Safety, Health and Wellbeing

Physical safety

Our role is to develop and assist in the implementation of the UWA safety, health and wellbeing programs in order to minimise the risk of injury, illness and property damage.

We provide consultancy and other services to promote best practice and legislative compliance in all University and related activities.

Further information

Health events in Western Australia

The What's On In Health? online calendar, from the Department of Health provides a month-by-month guide to health events and initiatives in Western Australia.

Physical safety involves work environments, equipment and practices which may expose participants to potential hazards.

Compliance with legislation, industry standards and best practices can be achieved by providing and maintaining safe workplaces, plant and systems of work as well as adopting a risk management approach that is consistent with the nature of tasks and activities.

After-hours working
There are special risks associated with working in isolation from other persons because of time, location or nature of work. This is due to the lack of immediate assistance in the event of an accident or sudden illness. This guidance particularly applies to employees and students whilst performing after hours work on University premises.
Working alone
There are special risks associated with working in isolation from other persons because of time, location or nature of work. This is due to the lack of immediate assistance in the event of an accident or sudden illness. This guidance particularly applies to employees and students whilst performing after hours work on University premises.
Thermal comfort
It is the responsibility of Schools to assess and take appropriate action when there is potential for thermal discomfort. Problems should be anticipated and appropriate action taken before injury or illness occurs.
Injury management
The University undertakes injury management with employees following a compensable work-related injury, illness or disease or non-compensable injury, illness or disease.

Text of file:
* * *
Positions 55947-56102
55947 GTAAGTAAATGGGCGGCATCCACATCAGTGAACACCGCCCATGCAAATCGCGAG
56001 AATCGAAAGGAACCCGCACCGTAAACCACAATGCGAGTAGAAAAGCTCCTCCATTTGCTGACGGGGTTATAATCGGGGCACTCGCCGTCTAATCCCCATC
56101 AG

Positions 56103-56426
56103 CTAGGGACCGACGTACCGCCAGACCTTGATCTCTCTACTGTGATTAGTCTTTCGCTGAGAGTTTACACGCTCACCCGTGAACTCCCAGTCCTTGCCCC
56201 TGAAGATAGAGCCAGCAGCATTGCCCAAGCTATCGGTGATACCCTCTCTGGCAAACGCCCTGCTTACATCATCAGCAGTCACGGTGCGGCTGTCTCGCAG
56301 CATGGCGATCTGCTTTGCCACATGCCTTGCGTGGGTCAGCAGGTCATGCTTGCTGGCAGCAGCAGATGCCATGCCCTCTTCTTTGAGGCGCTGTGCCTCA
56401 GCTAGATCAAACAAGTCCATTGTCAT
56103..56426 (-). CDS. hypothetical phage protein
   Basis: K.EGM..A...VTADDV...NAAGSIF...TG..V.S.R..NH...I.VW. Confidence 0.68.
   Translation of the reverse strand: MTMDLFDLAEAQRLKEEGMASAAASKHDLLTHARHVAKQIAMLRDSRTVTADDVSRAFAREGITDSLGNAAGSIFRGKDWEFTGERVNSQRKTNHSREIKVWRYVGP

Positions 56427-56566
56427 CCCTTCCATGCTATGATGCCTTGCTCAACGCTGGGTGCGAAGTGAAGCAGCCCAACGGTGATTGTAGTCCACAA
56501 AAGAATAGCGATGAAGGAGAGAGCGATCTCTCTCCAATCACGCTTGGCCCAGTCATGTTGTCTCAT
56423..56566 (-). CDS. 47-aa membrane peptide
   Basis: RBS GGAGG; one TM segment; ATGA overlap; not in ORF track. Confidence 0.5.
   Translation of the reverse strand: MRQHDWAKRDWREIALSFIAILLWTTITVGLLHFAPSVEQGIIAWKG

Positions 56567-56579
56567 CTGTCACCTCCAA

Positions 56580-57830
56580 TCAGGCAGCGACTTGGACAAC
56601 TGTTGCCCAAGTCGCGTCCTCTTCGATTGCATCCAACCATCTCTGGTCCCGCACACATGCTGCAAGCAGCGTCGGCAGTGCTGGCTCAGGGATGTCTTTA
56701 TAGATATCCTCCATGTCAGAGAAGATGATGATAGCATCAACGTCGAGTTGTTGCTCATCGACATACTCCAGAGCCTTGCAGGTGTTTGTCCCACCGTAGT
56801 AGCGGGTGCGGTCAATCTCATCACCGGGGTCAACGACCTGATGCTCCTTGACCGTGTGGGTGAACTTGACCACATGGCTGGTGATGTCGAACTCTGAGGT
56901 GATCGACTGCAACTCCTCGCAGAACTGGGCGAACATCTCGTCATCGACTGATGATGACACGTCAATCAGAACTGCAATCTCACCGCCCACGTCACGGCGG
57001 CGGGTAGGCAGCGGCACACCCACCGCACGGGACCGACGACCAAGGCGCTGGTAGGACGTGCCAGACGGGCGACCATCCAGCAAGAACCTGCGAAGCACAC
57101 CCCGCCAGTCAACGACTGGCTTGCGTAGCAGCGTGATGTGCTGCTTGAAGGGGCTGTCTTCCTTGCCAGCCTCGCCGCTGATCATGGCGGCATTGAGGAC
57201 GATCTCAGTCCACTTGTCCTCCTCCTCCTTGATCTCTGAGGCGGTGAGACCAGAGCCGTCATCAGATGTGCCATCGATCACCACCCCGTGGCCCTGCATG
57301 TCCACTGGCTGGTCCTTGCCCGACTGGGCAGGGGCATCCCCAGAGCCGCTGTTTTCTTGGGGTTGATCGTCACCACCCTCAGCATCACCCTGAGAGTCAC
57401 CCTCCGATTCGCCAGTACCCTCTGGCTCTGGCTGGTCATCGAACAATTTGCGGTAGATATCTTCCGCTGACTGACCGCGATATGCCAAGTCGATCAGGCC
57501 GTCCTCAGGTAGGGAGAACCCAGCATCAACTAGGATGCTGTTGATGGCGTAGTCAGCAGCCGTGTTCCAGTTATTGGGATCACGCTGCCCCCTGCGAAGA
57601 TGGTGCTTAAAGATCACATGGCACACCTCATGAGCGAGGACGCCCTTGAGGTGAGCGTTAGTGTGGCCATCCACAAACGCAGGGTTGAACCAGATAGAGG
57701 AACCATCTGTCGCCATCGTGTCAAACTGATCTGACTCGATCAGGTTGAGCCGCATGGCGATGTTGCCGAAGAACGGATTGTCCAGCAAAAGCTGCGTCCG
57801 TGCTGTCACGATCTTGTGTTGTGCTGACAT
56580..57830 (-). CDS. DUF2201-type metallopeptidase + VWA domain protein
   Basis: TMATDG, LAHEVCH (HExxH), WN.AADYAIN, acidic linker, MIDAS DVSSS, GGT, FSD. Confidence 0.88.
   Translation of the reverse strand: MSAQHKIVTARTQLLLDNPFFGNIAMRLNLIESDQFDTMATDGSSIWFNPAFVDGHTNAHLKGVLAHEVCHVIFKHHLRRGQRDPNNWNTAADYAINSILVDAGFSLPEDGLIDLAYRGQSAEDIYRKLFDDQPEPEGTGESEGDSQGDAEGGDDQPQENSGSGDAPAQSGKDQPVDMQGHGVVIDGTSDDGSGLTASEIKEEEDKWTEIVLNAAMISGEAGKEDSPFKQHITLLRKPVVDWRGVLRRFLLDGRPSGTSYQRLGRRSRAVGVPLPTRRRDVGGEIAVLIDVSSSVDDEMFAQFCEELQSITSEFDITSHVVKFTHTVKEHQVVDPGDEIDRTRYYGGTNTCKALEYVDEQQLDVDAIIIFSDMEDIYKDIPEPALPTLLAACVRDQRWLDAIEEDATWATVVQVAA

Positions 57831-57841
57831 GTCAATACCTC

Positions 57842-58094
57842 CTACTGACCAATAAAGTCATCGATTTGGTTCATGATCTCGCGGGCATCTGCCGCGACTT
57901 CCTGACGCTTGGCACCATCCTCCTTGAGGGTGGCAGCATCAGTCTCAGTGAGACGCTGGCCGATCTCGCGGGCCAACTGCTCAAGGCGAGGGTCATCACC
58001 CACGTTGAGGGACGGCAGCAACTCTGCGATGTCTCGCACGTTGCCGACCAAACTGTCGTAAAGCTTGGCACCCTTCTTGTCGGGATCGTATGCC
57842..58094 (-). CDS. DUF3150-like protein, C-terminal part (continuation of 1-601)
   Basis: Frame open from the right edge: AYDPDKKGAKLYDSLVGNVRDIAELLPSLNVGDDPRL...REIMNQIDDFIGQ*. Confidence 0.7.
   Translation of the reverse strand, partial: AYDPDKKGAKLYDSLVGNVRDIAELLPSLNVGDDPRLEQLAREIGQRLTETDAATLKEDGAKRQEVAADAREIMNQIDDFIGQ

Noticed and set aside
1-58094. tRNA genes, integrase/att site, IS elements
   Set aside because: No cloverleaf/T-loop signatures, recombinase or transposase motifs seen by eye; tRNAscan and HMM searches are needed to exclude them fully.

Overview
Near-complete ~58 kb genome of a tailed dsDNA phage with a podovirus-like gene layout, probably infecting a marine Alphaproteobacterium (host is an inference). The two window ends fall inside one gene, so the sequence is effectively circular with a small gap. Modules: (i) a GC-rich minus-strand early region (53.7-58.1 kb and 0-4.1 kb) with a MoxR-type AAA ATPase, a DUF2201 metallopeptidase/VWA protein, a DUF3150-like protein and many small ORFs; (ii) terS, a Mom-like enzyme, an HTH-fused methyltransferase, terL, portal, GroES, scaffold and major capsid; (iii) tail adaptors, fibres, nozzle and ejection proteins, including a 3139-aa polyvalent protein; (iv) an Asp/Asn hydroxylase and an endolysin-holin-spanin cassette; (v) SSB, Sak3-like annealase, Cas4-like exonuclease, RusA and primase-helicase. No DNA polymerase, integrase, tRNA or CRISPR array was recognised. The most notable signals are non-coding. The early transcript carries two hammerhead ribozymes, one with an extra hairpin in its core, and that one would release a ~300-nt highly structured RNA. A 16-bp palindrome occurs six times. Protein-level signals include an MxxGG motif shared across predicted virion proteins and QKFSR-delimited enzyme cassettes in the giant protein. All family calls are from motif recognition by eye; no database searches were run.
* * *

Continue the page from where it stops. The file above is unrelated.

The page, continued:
Ergonomics
Ergonomics is the design of the working environment, to ensure the best use of an individual's capabilities. Training in ergonomics, computer workstation assessment and manual handling can be provided.
Personal protective equipment
Personal protective equipment (PPE) is clothing and equipment worn by employees, students, contractors or visitors to protect or shield their bodies from workplace hazards.
Driver safety
Schools/sections must ensure that their staff, students and others driving their vehicles or operating vehicles on their behalf are competent to handle such vehicles. Vehicles must be selected and used only for the purposes intended.
Pregnancy
The University recognises that for those who are pregnant or breastfeeding, precautions in addition to normal safe work procedures and practices may be required.
Manual handling
Manual handling of objects and people occurs in all workplaces and is one of the most costly and most common causes of injury.
Work environment, plant and equipment - inspection, testing and monitoring
UWA operates under a set of guidelines that cover inspections, testing and monitoring requirements covered under occupational health and safety and other relevant legislation and standards for all UWA facilities.
Handling of mail and packages
It is appropriate that people handling mail remain vigilant and cautious, but it should be remembered that most reports of suspicious packages are false alarms.

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